• Support and maintenance facilities: the region's only hub for A-, B-, and C-checks on all aircraft up to A380 specifications

Several large warehouses and hangars line the westernmost part of the airport. These interlinked hangars will stretch from end-to-end of the westernmost runway. Each of these is capable of housing A380 aircraft. Al Maktoum International Airport is also planned to have a total of 100,000  parking slots for automobile vehicles for its employees, Dubai residents, tourists, and other users. [24] Al Maktoum International Airport is supposed be linked to the existing Dubai International Airport by a proposed hyperloop system and a high-speed rail system, as well as being served by the Dubai Metro and a dedicated Dubai World Central light railway. It will also be linked to the Expo City neighbourhood by road.[ citation needed]

Airlines and destinations


Azimuth Mineralnye Vody, Sochi
Air Cairo Sharm El Sheikh [25]
Berniq Airways Benghazi [26]
Enter Air Seasonal: Katowice, [27] Poznań, [27] Warsaw–Chopin [27]
FlyOne Chișinău
Hunnu Air Ulaanbaatar [28]
Luxair Seasonal: Luxembourg
Pobeda Makhachkala, [29] Moscow–Vnukovo, Vladikavkaz, Volgograd [30]
Rossiya Airlines Saint Petersburg, [31] Sochi
S7 Airlines Moscow–Domodedovo, [32] Novosibirsk [33]
Smartlynx Airlines Seasonal charter: Berlin, [34] Leipzig-Halle [35] [36]
Smartwings Bratislava, Prague [37]
Ural Airlines Moscow–Domodedovo, [38] Yekaterinburg [38]
Seasonal: Sochi [39]
Utair Grozny, [40] Surgut [40]
Seasonal: Tyumen [41]


Aerotranscargo [42] [43] Fujairah, Hanoi, Hong Kong, Riyadh, Zhengzhou
Astral Aviation [44] [45] Aktobe, Hong Kong, Johannesburg–O. R. Tambo, Nairobi–Jomo Kenyatta
Atlas Air [46] Delhi
Cargolux[ citation needed] Hong Kong, Jakarta–Soekarno-Hatta, Luxembourg City, Kuala Lumpur–International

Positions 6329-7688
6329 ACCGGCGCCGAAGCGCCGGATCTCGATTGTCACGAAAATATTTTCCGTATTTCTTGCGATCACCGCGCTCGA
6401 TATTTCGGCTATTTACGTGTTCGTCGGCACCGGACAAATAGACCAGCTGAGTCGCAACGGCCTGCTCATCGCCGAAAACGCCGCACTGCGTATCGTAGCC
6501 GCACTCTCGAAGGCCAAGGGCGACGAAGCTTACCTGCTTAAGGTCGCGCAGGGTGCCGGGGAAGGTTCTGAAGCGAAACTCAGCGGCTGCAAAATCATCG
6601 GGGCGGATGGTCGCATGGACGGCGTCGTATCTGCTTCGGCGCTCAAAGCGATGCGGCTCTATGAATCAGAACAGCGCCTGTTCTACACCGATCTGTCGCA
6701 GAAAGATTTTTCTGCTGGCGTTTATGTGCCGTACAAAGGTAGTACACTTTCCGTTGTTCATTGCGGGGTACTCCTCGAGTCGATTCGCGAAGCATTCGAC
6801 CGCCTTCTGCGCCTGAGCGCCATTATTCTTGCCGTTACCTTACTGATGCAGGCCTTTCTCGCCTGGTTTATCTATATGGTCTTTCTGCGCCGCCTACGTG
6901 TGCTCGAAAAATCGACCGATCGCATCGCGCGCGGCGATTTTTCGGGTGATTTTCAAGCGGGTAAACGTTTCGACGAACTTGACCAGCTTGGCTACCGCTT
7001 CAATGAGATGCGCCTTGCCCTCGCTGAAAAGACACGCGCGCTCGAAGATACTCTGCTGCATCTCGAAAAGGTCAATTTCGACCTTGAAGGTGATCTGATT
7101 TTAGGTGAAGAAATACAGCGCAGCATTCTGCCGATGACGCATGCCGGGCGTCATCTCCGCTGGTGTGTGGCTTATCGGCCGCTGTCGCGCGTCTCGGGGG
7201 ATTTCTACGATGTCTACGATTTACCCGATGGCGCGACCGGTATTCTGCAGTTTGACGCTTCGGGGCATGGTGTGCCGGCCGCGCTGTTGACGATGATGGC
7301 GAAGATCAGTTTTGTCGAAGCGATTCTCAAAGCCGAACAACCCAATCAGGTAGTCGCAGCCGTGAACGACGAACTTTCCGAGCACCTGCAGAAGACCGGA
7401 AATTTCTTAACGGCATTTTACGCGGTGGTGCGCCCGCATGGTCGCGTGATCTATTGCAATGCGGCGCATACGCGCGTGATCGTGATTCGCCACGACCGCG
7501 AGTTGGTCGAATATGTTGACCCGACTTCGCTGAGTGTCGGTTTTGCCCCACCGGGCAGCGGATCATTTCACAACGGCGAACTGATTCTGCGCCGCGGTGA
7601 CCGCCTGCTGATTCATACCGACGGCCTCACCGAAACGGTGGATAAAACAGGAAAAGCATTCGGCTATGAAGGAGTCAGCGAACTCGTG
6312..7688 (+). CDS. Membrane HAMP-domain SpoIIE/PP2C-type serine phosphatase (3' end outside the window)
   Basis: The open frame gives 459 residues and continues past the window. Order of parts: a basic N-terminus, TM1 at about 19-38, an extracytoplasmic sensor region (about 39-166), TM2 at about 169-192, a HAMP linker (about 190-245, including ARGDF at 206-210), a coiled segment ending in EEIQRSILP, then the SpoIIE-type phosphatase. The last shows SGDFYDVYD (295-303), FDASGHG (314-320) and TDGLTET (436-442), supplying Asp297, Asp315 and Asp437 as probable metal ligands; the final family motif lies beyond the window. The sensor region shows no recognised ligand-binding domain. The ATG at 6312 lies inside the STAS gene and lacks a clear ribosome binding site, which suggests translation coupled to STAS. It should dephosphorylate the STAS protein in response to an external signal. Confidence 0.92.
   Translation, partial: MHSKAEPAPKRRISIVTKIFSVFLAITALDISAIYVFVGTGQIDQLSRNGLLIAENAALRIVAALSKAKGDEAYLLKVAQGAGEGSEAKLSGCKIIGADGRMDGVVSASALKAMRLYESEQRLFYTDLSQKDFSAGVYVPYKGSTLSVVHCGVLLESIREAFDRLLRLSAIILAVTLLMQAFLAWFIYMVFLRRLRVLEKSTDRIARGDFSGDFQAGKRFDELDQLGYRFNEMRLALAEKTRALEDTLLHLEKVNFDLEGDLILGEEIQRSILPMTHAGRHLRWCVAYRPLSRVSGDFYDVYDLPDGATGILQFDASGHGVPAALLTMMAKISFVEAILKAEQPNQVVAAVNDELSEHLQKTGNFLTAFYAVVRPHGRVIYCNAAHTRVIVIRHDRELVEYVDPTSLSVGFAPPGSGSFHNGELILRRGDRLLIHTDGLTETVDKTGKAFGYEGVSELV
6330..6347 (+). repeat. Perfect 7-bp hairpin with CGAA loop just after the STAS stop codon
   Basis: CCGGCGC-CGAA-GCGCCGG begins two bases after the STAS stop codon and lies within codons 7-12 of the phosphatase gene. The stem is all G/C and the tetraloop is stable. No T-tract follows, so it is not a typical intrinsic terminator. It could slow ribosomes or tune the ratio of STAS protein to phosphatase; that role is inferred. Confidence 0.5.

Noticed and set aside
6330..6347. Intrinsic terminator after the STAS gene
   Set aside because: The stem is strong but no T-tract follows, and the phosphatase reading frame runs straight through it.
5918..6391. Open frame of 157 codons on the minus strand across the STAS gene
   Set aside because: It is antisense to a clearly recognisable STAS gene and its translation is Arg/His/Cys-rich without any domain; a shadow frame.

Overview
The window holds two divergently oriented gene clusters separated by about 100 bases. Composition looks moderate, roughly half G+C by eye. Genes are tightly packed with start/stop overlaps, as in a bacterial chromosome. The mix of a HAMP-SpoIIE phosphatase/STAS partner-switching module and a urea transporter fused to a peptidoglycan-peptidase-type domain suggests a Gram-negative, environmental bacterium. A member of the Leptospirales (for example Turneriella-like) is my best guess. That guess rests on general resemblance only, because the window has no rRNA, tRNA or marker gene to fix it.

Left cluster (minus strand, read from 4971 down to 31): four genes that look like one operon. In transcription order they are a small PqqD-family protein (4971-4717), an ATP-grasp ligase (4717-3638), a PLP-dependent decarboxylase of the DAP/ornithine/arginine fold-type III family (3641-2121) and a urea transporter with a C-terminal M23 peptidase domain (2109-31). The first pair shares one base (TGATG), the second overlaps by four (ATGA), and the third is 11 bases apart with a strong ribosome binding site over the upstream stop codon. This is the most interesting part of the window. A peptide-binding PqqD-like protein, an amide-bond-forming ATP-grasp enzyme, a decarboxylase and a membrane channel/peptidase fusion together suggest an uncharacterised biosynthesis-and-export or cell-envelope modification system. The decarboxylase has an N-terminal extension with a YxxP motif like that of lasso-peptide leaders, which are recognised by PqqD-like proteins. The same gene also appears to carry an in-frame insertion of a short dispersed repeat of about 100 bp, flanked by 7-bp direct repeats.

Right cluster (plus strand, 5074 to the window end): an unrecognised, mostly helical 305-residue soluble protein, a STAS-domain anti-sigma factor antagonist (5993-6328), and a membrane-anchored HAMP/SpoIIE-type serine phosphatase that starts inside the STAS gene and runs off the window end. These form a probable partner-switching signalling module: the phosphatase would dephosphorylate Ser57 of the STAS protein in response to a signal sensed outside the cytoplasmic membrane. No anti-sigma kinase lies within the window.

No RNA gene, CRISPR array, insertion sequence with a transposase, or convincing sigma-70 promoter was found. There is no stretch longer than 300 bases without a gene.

Cargolux Italia[ citation needed] Milan–Malpensa
Cathay Cargo[ citation needed] Amsterdam, Frankfurt, Hong Kong, London–Heathrow, Riyadh
China Airlines Cargo [47] Amsterdam, Bangkok–Suvarnabhumi, Frankfurt, Hanoi, Luxembourg, Prague, Taipei–Taoyuan
Emirates SkyCargo [48] Addis Ababa, Ahmedabad, Algiers, Amsterdam, [49] Auckland, [50] Barcelona, Bangkok–Suvarnabhumi, Bengaluru, Bogotá, Brussels, Cairo, Chicago–O'Hare, Dakar–Senghor, Dammam, Dhaka, Djibouti, Entebbe, Frankfurt, Guangzhou, Hanoi, Ho Chi Minh City, Hong Kong, Houston–Intercontinental, Jakarta–Soekarno-Hatta, Johannesburg–O.R. Tambo, Khartoum, Lagos, Liège, Lilongwe, London–Heathrow, Maastricht/Aachen, Madrid, Mexico City, Milan–Malpensa, Mumbai, Nairobi–Jomo Kenyatta, New York–JFK, Ouagadougou, Phnom Penh, Quito, Riyadh, Shanghai–Pudong, Singapore, Sydney, Taipei–Taoyuan, Tokyo–Narita, Zaragoza
Egyptair Cargo[ citation needed] Cairo
Lufthansa Cargo[ citation needed] Hong Kong, Frankfurt
Kalitta Air[ citation needed] Brussels
MASKargo[ citation needed] Amsterdam, Kuala Lumpur–International
Qatar Airways Cargo[ citation needed] Doha
Turkish Cargo [51] Hyderabad, Istanbul
Turkmenistan Airlines Cargo [52] Ashgabat
YTO Cargo Airlines[ citation needed] Hangzhou


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External links